Legislation

RALLYING IN CHINA is different

RALLYING IN CHINA is different

Though the Classic Cars Challenge China was supported by FIVA and loosely run to European rules, on this event friends switch cars, as do navigators, while at least two drivers elected to complete the course solo. Timing bordered on the supernatural, while the organisers took delight in running regularities with finish controls tucked away in hard-to-find city locations. Running red lights to save a couple of precious minutes did little to endear competitors to the police.

The 42 crews on this seventh running of the Challenge left downtown Beijing for stage one of a 1400km regularity rally that would end in Shanghai seven days later. Cars ranged from a 1931 Rolls-Royce Phantom and 1931 Packard to a pair of Jaguar E-types and such rarities as a BMW 2002 Turbo, Subaru Leane RX Turbo, a works replica Lancia Delta Integrale, and a Volkswagen Camper van with expanding roof and bed. The VW not only lasted the course, but even arrived home in third place!

Each relaxed stop-over (Tiajan, Weifang, Qingzhou, Nanjing and Wuxi) was followed by a formal departure ceremony attended not only by local dignitaries and sponsors but also enormous crowds, most of whom had never seen a ‘classic’ car before.


From Octane Magazine February 2018, full article Here
Words and photography: Peter Baker

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ICE – RIP?

AFTER 2040, it will no longer be legal to sell new vehicles in the UK that rely solely on petrol or diesel power. This announcement of the wholesale electrification of personal transport is a stark reminder that the UK is on a one-way street to a carbon-free future. Few deny that the road to cleaner air and renewable energy is the only one open if we are to protect the future of humanity and its environment, but the realities, logistics and practicalities of accommodating such an all-encompassing change are anything but straightforward. The questions and fears raised by the enforced switch to hybrids and pure electric vehicles are complex and far-reaching, and the historic car movement faces its own concerns not debated in the mainstream media.

From Octane Magazine; more here

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Masterclass: Drive the Nürburgring Nordschleife with Walter Röhrl

Who better to teach you the right lines on the Nürburgring Nordschleife than Walter Röhrl, two-time World Rally Champion and multiple lap record-holder on the infamous 13-mile circuit?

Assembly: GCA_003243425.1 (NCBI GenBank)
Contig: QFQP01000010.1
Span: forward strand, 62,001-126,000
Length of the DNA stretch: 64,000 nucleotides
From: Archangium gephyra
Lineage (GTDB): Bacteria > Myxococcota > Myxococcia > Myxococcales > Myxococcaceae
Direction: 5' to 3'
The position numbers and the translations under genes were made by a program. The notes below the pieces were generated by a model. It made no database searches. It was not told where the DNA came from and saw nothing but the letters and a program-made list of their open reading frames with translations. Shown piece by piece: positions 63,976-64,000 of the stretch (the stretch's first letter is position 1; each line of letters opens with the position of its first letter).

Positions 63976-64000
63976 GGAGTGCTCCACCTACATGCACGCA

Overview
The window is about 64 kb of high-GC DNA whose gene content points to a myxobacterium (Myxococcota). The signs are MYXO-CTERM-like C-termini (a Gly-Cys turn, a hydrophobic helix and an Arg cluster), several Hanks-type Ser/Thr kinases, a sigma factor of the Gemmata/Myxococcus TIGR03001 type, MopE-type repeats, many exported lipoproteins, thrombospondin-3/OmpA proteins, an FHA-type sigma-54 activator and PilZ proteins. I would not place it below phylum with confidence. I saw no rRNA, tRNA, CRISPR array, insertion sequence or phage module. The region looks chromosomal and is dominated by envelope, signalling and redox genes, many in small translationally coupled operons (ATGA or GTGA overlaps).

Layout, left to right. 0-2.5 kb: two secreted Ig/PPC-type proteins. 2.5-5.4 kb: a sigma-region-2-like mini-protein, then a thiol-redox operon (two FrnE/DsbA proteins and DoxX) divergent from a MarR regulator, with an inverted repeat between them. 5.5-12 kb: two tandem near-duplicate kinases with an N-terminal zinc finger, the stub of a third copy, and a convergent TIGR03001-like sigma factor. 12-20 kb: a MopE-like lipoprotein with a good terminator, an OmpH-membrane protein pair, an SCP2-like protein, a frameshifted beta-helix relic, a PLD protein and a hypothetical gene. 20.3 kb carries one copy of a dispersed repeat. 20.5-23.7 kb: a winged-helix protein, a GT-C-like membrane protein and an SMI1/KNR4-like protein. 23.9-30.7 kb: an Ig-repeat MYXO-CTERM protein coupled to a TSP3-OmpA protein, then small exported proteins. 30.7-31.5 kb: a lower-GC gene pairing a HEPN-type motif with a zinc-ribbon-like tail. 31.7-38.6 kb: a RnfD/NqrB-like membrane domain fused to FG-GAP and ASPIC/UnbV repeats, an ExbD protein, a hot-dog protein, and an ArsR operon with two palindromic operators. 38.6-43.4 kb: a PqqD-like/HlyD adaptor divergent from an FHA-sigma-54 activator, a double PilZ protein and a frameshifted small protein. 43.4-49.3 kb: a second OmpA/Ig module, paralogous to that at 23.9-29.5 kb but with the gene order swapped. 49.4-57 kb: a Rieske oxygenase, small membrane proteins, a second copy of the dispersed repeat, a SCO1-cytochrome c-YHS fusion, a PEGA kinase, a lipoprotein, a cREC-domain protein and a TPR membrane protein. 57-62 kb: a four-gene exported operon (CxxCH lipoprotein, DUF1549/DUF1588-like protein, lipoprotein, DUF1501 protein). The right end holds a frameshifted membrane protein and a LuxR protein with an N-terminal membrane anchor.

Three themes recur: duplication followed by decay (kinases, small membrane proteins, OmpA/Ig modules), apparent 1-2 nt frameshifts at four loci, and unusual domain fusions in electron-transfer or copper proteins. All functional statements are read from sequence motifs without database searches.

When FIVA (the Fédération Internationale des Véhicules Anciens) asked Röhrl to drive a textbook lap in a classic Porsche 911 with onboard cameras to catch his every move, the motorsport legend leapt at the chance to help. The car he drove was a Porsche 911 rally car carefully rebuilt to the exact spec of the 1979 ‘Heigo’ 911 of Porsche engineer and rally driver Dieter Röscheisen, with the addition of several cameras and subtle FIVA branding. And of course, as a classic car enthusiast and renowned perfectionist, Röhrl turned up in his original overalls from the era.

With the support of Pirelli, FIVA has released the video of Röhrl’s full lap of the Nordschleife, giving a masterclass on the perfect, super-smooth style – and the right lines – for a brisk lap in a classic 911.

In this, the Nordschleife’s 90th anniversary year, Röhrl explains what makes ‘the ’Ring’ so special:

“It’s the only perfect test track in the world. If you want to make a perfect car, you have to come here because you can find all conditions – steep descents and compressions, adverse cambers and banked corners, more than 20km of up and down. In rally driving there is no space for mistakes and it’s the same at the Nürburgring Nordschleife. It shows who is a good driver: it’s dangerous, and only the best can win.”

Follow Röhrl’s pace and lines and you’ll avoid the well-known traps – such as Adenauer-Forst, which catches out more beginners than any other corner on the circuit. This very sharp left-hander, on a blind crest just after the excitement of  ‘The Foxhole’, often sees newcomers fly off the track at high speed. Röhrl shows the correct approach, slowing on the right line and finally getting well over to the right before turning in.

The tightest, slowest corner on the Nordschleife is Wehrseifen, reached downhill at very high speed. Röhrl shows how to tackle the tricky, blind approach. And there’s Wippermann, a fast right-hander quite late in the lap (steeply up on the way in, steeply down as you leave). Its deceptive approach suggests too early a clipping point. Follow your instincts and you’ll get a big shock; follow Röhrl’s line and you’ll leave the corner smiling.